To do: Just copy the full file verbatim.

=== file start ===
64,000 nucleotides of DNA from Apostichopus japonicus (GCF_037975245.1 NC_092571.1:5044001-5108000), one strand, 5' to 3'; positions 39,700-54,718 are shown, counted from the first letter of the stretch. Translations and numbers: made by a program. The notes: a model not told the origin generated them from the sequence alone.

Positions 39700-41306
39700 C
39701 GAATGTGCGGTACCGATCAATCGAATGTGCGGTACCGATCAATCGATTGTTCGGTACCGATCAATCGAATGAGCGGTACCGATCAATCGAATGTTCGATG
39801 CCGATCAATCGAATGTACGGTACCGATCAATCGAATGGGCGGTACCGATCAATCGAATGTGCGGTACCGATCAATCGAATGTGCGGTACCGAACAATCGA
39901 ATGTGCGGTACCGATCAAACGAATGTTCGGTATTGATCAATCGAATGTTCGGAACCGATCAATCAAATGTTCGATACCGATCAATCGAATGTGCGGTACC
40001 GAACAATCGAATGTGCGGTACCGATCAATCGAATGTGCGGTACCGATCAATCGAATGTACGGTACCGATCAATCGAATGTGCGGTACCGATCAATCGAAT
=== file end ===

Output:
64,000 nucleotides of DNA from Apostichopus japonicus (GCF_037975245.1 NC_092571.1:5044001-5108000), one strand, 5' to 3'; positions 39,700-54,718 are shown, counted from the first letter of the stretch. Translations and numbers: made by a program. The notes: a model not told the origin generated them from the sequence alone.

Positions 39700-41306
39700 C
39701 GAATGTGCGGTACCGATCAATCGAATGTGCGGTACCGATCAATCGATTGTTCGGTACCGATCAATCGAATGAGCGGTACCGATCAATCGAATGTTCGATG
39801 CCGATCAATCGAATGTACGGTACCGATCAATCGAATGGGCGGTACCGATCAATCGAATGTGCGGTACCGATCAATCGAATGTGCGGTACCGAACAATCGA
39901 ATGTGCGGTACCGATCAAACGAATGTTCGGTATTGATCAATCGAATGTTCGGAACCGATCAATCAAATGTTCGATACCGATCAATCGAATGTGCGGTACC
40001 GAACAATCGAATGTGCGGTACCGATCAATCGAATGTGCGGTACCGATCAATCGAATGTACGGTACCGATCAATCGAATGTGCGGTACCGATCAATCGAAT